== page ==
New User Special Price Expires in

Let's log you in.

Sign in with Facebook


Don't have a StudySoup account? Create one here!


Create a StudySoup account

Be part of our community, it's free to join!

Sign up with Facebook


Create your account
By creating an account you agree to StudySoup's terms and conditions and privacy policy

Already have a StudySoup account? Login here

Exam 1

by: Jessica Hutchinson

Exam 1 COSC 236

Jessica Hutchinson
GPA 3.5

Preview These Notes for FREE

Get a free preview of these Notes, just enter your email below.

Unlock Preview
Unlock Preview

Preview these materials now for free

Why put in your email? Get access to more of this material and other relevant free materials for your school

View Preview

About this Document

This includes COSC 236's study topics and mock exam!
Introduction to COSC 1
Robert G. Eyer
Study Guide
COSC 236, Computer Science
50 ?




Popular in Introduction to COSC 1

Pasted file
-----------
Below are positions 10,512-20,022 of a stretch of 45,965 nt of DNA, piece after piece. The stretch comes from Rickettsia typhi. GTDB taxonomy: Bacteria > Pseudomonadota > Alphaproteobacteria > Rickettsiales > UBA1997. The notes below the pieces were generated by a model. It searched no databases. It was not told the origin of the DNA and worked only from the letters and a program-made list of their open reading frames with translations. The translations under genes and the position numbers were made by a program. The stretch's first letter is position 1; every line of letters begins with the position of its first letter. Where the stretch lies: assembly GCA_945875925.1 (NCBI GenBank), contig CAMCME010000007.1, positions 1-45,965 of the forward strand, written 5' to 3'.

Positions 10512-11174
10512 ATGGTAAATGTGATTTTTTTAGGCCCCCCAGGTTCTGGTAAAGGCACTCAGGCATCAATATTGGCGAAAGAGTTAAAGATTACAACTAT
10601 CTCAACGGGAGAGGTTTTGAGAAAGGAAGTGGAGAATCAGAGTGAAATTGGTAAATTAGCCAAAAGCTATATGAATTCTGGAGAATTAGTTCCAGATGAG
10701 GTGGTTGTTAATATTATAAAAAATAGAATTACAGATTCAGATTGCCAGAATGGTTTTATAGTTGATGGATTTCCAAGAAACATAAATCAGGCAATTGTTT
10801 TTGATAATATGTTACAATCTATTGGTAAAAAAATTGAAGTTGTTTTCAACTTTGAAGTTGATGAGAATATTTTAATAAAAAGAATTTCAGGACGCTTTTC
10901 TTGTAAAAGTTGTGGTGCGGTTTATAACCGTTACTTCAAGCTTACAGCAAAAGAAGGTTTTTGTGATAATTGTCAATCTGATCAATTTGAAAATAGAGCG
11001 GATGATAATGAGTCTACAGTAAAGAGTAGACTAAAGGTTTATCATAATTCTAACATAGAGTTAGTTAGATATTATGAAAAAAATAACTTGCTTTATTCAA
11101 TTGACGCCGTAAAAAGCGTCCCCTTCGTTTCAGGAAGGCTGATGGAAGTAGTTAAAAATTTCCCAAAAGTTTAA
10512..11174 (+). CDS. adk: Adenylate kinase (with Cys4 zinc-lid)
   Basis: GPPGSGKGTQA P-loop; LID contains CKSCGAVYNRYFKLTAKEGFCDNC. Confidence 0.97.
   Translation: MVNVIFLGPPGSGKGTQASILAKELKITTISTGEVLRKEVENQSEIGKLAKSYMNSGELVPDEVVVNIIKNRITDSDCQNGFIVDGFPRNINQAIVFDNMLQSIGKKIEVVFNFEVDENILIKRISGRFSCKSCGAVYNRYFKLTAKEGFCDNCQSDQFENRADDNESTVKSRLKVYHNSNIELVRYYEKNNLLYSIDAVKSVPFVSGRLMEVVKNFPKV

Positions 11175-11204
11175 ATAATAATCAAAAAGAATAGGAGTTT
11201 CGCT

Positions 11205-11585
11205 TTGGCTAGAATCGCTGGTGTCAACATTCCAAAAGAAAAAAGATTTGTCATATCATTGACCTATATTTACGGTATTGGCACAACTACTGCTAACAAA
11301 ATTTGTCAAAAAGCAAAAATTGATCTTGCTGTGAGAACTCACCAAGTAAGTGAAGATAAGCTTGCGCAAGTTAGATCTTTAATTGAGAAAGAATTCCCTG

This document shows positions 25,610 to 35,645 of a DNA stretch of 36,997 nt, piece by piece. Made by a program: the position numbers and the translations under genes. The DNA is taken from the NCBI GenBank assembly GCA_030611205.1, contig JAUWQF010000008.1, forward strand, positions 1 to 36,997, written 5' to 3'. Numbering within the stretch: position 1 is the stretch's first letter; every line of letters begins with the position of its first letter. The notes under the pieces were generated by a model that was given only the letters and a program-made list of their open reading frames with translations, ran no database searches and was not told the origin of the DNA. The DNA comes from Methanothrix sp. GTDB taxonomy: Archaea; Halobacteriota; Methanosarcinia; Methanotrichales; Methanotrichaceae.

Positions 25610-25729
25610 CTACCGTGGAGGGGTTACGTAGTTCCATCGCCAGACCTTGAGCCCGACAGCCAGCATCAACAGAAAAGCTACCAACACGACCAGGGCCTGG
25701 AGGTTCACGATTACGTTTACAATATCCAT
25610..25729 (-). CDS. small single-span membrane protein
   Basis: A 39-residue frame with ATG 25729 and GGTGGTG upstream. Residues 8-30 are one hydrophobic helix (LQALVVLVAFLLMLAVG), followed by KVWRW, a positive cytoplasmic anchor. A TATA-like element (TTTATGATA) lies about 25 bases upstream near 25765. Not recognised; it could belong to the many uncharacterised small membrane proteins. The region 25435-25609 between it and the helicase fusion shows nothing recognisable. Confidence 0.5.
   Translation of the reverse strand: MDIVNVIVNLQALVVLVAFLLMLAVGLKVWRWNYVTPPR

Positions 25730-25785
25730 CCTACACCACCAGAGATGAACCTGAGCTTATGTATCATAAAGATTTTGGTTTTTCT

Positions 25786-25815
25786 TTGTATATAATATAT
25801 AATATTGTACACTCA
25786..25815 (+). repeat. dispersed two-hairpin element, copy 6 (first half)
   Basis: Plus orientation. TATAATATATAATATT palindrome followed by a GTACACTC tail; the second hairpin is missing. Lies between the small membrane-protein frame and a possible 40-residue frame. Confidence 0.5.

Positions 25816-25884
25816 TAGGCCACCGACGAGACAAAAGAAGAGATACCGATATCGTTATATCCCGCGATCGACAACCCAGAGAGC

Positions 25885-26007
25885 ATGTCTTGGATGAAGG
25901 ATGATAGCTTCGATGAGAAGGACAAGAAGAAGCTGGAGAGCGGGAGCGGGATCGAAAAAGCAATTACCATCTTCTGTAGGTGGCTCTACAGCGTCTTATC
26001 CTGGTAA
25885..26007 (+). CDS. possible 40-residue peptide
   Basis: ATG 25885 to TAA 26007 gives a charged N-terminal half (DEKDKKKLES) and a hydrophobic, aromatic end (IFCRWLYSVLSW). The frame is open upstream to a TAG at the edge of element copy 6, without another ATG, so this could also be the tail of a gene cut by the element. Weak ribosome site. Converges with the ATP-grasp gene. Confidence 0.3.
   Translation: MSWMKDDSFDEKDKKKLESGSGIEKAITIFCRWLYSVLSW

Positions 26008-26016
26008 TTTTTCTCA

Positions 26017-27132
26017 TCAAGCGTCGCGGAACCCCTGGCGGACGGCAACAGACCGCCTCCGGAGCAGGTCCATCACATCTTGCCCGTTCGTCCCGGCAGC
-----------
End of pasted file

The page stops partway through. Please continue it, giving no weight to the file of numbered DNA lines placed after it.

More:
Popular in ComputerScienence

This 7 page Study Guide was uploaded by Jessica Hutchinson on Monday March 7, 2016. The Study Guide belongs to COSC 236 at Towson University taught by Robert G. Eyer in Spring 2016. Since its upload, it has received 553 views. For similar materials see Introduction to COSC 1 in ComputerScienence at Towson University.

Similar to COSC 236 at Towson


Reviews for Exam 1


Report this Material


What is Karma?


Karma is the currency of StudySoup.

You can buy or earn more Karma at anytime and redeem it for class notes, study guides, flashcards, and more!

Date Created: 03/07/16